Wat ‘n Wolhaarstorie! – A South African Article on Furries – and a radio show.

by Duncan R. Piasecki

Submitted by guest Duncan R. Piasecki – don’t miss his articles The Forgotten History of the Furry Musical – and Talking Animal Films In South Africa (Part 1) and (Part 2.)

As some of you might know, South Afrifur happened quite recently, the biggest one yet. Unusually for furries from this part of the world, however, was the media coverage: the convention was featured in an article in the Afrikaans magazine Huisgenoot, in their July 26th issue. Of course, being Afrikaans (quite an obscure language outside of this country) means the readership potential is limited internationally, but it’s a pretty big deal for local furries: the magazine is one of the most popular in the country.

So, for all the international furries out there, I present to you a reproduction of the print article, and then my own translation. Please keep in mind that Afrikaans and I don’t agree (it was my worst subject in high school), I’m very far from fluent in it, so this was done with Google Translate, a dictionary, and my own extrapolation. The results might not be exactly accurate, but I feel they give the general idea if not the exact translation. As you will see, some things just don’t cross-translate.

But first, a new development: furries on the radio.

A couple of the people covered in the Afrikaans article went on to one of Pretoria’s biggest radio stations to talk about being a furry (it sounded like it was because of the article, in fact), and I thought the interview went quite well (if ticking off a few of the usual boxes of annoying “but it’s a fetish, right?” questions the media loves to ask). Quite weird, this sudden boost in interest, considering everyone’s ignored this community in this country before now.

Article: https://www.jacarandafm.com/shows/scenic-drive-rian/furries-take-over-scenic-drive/

Videos of the interview:

I ripped an audio recording of the whole interview. It comes to about 24 minutes and has quite a bit more than the videos (a lot is not in English). Here’s a Google Drive folder of it, including videos from Facebook: https://drive.google.com/drive/folders/1Rkcm6dNAIxfe0p-lMj9WdtcwzY3AuNU5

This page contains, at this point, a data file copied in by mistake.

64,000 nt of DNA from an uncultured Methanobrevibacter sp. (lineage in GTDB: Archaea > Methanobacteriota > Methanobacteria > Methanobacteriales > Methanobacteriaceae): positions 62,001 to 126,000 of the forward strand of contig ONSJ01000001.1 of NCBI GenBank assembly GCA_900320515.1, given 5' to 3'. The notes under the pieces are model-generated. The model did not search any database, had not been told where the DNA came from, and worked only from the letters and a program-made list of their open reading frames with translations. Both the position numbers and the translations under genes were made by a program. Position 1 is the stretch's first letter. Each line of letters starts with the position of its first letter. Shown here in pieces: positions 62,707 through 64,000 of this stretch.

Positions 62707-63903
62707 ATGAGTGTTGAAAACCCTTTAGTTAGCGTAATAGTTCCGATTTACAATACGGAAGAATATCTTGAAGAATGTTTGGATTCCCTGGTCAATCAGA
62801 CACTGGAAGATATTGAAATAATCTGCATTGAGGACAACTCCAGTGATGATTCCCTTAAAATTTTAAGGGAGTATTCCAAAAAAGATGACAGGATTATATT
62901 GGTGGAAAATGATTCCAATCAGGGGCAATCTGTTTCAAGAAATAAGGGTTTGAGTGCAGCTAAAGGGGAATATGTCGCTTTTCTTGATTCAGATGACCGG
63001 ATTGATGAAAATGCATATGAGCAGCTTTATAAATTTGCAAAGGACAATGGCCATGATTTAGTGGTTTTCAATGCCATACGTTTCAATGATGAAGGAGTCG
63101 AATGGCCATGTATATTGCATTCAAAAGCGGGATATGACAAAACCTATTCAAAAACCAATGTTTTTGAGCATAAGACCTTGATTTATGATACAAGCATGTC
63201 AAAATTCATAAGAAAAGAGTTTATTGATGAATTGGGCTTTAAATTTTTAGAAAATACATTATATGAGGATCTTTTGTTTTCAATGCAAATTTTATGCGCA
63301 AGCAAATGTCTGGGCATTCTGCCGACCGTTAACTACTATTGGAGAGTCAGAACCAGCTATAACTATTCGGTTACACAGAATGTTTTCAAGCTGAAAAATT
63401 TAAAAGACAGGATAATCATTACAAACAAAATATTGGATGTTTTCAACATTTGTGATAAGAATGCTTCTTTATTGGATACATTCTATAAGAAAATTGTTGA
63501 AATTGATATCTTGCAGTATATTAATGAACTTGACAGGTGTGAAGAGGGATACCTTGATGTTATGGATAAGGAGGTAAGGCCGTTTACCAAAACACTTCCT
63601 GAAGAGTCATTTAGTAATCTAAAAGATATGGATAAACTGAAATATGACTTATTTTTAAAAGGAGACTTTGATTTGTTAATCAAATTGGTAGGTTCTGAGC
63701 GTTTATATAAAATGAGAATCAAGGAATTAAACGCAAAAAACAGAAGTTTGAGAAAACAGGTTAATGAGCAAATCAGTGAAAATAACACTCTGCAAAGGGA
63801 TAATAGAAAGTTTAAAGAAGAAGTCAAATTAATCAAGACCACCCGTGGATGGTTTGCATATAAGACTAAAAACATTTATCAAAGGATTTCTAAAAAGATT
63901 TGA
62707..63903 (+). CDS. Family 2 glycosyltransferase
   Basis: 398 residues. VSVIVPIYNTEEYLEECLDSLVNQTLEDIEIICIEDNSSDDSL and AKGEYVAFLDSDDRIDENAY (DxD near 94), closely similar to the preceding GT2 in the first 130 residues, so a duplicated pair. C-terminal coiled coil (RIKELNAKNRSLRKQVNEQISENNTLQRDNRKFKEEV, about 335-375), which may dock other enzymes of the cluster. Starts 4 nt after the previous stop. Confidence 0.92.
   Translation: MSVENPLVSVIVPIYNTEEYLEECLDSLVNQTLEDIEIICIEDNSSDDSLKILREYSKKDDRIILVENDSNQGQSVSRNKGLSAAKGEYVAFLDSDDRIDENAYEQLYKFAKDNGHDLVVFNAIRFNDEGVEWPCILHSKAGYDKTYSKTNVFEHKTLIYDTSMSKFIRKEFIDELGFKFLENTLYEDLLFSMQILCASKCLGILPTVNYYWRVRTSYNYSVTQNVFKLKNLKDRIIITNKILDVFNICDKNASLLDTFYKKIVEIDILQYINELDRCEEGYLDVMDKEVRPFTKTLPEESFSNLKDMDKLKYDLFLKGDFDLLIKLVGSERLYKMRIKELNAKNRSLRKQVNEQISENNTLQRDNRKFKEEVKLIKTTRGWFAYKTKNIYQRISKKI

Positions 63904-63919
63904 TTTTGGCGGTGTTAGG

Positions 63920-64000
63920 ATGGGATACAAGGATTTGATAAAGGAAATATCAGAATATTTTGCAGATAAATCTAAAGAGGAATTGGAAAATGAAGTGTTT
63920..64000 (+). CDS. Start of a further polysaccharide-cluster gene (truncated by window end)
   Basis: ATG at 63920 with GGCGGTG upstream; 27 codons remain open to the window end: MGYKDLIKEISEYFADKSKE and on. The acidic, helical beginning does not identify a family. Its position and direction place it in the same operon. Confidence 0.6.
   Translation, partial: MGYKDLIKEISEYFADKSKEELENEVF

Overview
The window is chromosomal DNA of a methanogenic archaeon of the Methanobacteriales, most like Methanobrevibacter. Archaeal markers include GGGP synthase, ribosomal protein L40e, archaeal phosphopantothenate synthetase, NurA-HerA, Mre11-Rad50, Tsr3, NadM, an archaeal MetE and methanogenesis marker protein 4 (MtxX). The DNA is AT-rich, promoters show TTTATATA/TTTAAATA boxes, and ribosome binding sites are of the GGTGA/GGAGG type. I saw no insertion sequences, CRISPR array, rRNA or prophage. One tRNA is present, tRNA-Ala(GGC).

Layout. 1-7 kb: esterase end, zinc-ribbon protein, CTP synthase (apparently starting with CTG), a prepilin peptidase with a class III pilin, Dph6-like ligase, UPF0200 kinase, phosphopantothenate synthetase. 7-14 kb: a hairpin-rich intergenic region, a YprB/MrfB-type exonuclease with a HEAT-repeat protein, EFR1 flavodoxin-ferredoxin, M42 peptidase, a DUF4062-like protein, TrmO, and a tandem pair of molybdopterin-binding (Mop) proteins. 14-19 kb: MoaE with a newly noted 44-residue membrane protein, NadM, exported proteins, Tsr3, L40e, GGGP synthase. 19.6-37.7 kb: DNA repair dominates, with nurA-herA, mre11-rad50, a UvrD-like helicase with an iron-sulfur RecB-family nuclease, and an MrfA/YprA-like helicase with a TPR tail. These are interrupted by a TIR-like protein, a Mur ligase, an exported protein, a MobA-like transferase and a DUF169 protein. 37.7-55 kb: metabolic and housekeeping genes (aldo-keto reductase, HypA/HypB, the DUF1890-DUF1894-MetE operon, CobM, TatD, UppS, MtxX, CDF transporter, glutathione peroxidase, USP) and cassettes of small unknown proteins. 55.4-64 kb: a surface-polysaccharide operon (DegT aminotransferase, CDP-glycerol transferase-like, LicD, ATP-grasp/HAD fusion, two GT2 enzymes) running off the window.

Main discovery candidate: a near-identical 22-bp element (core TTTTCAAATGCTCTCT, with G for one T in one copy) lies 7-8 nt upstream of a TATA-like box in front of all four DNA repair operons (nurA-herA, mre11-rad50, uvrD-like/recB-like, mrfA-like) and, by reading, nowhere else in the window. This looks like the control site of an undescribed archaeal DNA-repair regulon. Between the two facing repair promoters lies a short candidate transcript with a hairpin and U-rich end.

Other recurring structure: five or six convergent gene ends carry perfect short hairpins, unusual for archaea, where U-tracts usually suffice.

Tweets:

Now, here’s the original article as it appeared in print:

Here’s my (possibly fairly crappy) translation:

WHAT A FAIRYTALE!

Not really, because these people are serious ‘furries’, who live like an animal in cute packages.

By HILDA VAN DYK

Photos: DINO CODEVILLA and PAPI MORAKE

SHE IS not a kitten that you handle without gloves, as you will be warned immediately. Especially when she dresses her cat suit this day, because then she becomes a lion.

Who is she? In her cat form, she is Sudan, her fantasy character that she created herself. When she is not in character, she is a Pretoria police officer working with serial killings. She won’t say her what her real name is.

“I have a very serious job,” she explains. “But here I can just relax. When I’m on my mask, I’m a lion. Then I’m no longer a police officer. I’m one of those bliksempies you don’t look for trouble with.”

Does it sound like a fairytale? Do not believe so, because Sudan is just one of 43 furries who recently gathered at a destination outside Pretoria. There were wolves, tigers, dragons and even a reindeer. And it’s a loving animal kingdom, because they are gently touching each other gently with their nails, paws or hooves.